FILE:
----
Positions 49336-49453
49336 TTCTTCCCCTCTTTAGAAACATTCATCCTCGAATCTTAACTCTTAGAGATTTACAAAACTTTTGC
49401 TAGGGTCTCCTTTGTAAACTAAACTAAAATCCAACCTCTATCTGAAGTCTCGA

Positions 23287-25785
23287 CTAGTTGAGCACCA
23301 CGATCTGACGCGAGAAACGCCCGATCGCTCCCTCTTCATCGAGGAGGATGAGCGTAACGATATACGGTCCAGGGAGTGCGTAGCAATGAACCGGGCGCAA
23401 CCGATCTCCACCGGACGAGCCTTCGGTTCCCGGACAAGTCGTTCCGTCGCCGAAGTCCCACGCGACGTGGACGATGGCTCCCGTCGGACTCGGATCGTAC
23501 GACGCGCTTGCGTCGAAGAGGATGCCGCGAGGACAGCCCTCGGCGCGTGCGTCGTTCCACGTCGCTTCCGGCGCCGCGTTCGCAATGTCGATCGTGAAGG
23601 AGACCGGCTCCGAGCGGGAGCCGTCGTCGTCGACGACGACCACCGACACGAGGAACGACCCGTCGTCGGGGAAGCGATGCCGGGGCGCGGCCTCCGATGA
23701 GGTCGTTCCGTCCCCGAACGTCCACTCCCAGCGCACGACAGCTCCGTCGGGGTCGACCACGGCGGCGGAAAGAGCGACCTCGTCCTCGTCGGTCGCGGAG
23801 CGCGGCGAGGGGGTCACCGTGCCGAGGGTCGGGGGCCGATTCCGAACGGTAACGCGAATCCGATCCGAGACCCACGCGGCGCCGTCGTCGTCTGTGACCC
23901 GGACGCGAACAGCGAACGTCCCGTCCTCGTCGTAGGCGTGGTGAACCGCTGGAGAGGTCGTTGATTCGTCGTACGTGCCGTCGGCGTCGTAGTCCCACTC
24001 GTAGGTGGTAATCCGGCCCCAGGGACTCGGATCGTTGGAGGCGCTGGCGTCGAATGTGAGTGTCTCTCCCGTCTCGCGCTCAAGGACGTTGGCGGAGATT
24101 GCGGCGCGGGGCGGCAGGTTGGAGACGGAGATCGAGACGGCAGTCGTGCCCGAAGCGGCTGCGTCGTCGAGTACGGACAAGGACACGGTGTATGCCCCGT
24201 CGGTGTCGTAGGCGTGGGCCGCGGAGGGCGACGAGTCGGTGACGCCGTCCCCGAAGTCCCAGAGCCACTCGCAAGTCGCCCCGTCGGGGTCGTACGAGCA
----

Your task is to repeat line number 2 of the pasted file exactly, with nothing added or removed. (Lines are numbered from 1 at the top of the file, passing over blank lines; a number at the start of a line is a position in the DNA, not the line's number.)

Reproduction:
49336 TTCTTCCCCTCTTTAGAAACATTCATCCTCGAATCTTAACTCTTAGAGATTTACAAAACTTTTGC